It makes sense to paint underneath to solve that problem. The rest of the plane is still AA.



A comment from an Ex CON: Work Hard.....Fly Standby!
User currently offlineAirlineReporter From United States of America, joined Jun 2010, 78 posts, RR: 0
Reply 9, posted (2 years 10 months 2 weeks 1 day 12 hours ago) and read 10379 times:

Quoting T5towbar (Reply 8):
What older 737's? Their 737's are fairly recent

I was using "older" as a comparison. Yes, all their 737s are relatively new, but the ones they have already taken delivery previously still do not have the painted underside -- and in fact they are older than the ones with the painted bellies.


User currently offlineRoseFlyer From United States of America, joined Feb 2004, 9665 posts, RR: 52
Reply 10, posted (2 years 10 months 2 weeks 1 day 11 hours ago) and read 9714 times:

Quoting Byrdluvs747 (Reply 5):
this seems like a design flaw to me. Why would Boeing put a discharge port any place but at the very rear of the aircraft to prevent fluid from coming in contact with other parts of the fuselage? Is static electricity discharge a concern at that point?

Piping it back to tail would add a lot of weight. Quite a bit of fluid can be discharged in flight. Fuel, hydraulic fluid, and grey water all have drain masts. They are on the bottom of the airplane and are designed so that the fluid does not contact the fuselage. Hydraulic fluid (skydrol) will damage paint as well. Rarely does it vent overboard in flight, but sometimes there are reasons for it to. The drain mast for the hydraulic fluid is just aft of the wheel well on the left side of the airplane.



If you have never designed an airplane part before, let the real designers do the work!
User currently offlinedfwrevolution From United States of America, joined Jan 2010, 984 posts, RR: 51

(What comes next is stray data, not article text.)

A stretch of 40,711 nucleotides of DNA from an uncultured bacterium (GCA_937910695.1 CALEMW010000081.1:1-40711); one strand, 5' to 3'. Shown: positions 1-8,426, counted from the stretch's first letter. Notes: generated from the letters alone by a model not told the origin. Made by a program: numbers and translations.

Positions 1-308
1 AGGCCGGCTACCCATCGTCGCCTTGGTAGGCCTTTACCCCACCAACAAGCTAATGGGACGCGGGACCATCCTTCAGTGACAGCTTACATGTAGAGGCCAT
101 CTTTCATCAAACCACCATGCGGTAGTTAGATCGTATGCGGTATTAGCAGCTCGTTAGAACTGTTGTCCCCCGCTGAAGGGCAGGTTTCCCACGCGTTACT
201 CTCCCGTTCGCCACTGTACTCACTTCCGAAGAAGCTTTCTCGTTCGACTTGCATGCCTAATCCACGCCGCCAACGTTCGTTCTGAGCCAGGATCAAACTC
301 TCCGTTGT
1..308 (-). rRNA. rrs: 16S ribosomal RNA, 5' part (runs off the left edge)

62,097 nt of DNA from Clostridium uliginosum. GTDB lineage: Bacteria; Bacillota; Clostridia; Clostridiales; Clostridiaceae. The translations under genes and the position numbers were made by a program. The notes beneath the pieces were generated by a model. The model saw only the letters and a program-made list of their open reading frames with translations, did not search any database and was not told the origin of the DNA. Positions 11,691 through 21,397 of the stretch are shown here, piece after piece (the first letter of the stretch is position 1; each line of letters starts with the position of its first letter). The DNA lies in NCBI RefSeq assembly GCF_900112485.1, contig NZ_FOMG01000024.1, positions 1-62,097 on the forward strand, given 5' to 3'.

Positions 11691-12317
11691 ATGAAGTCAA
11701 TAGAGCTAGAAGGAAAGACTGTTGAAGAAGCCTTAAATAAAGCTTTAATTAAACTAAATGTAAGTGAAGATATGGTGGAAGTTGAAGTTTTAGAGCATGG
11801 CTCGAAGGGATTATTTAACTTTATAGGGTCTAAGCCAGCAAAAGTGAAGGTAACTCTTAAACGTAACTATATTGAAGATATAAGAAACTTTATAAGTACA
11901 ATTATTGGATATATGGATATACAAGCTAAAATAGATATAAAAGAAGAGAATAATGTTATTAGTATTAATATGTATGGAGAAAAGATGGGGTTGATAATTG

Reply 11, posted (2 years 10 months 2 weeks 1 day 11 hours ago) and read 9685 times:

Beat by RoseFlyer  Wink

[Edited 2011-12-09 09:34:15]

User currently offlineD L X From United States of America, joined May 1999, 11410 posts, RR: 52
Reply 12, posted (2 years 10 months 2 weeks 1 day 11 hours ago) and read 9451 times:

Quoting wn700driver (Reply 1):
Nah, I see right through that excuse. I know what they're really doing. Over time, a little paint here, little more paint there, and next thing you know, Bam!, they have an actual paint scheme. It's livery creep, I tell you!

Over time, a little paint here, little more paint there, and next thing you know, Bam!

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Photo © Damon Marcus Lewis




I guess this photo will not be possible much longer:

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Photo © Damon Marcus Lewis




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User currently offlineCO777DAL From United States of America, joined Feb 2007, 624 posts, RR: 0
Reply 13, posted (2 years 10 months 2 weeks 1 day 9 hours ago) and read 7725 times:

Quoting AirlineReporter (Thread starter):
Answer from American:

“All 737’s have fluid discharge ports along the bottom Aft fuselage. AA has decided to paint the underbelly of the aircraft for aesthetic purposes and to prevent any contact of these fluids with the bare aluminum skin.”

Looks like they are being painted to slow down corrosion of the bellies. Not sure if they will be painting their older 737s and still no official word if they are looking at a possible new livery.

Yet, CO purposely leave their bellies bare, and they fly a lot more 737s. Like I said on the other thread something isn't right, if AA and CO are doing the exact opposite.



Worked Hard. Flew Right. Farewell, Continental. Thanks for the memories.
User currently offlinegdg9 From United States of America, joined Jun 2005, 655 posts, RR: 0
Reply 14, posted (2 years 10 months 2 weeks 1 day 9 hours ago) and read 7495 times:

Quoting 5MillionMiler (Reply 7):
Stains impact liveries... Qantas had to paint all RR engines grey because the oil seapage made the white nacelles look filthy

So how do Air France aircraft get more seapage than any other carrier?      


User currently offlinequalitydr From United States of America, joined Sep 2007, 117 posts, RR: 0
Reply 15, posted (2 years 10 months 2 weeks 1 day 6 hours ago) and read 4387 times:

Quoting gdg9 (Reply 14):
So how do Air France aircraft get more seapage than any other carrier?

You ever had their Clams Provençal?    That'll put a load on the ol' lav...



All you need in this life is ignorance and confidence; then success is sure. -- Mark Twain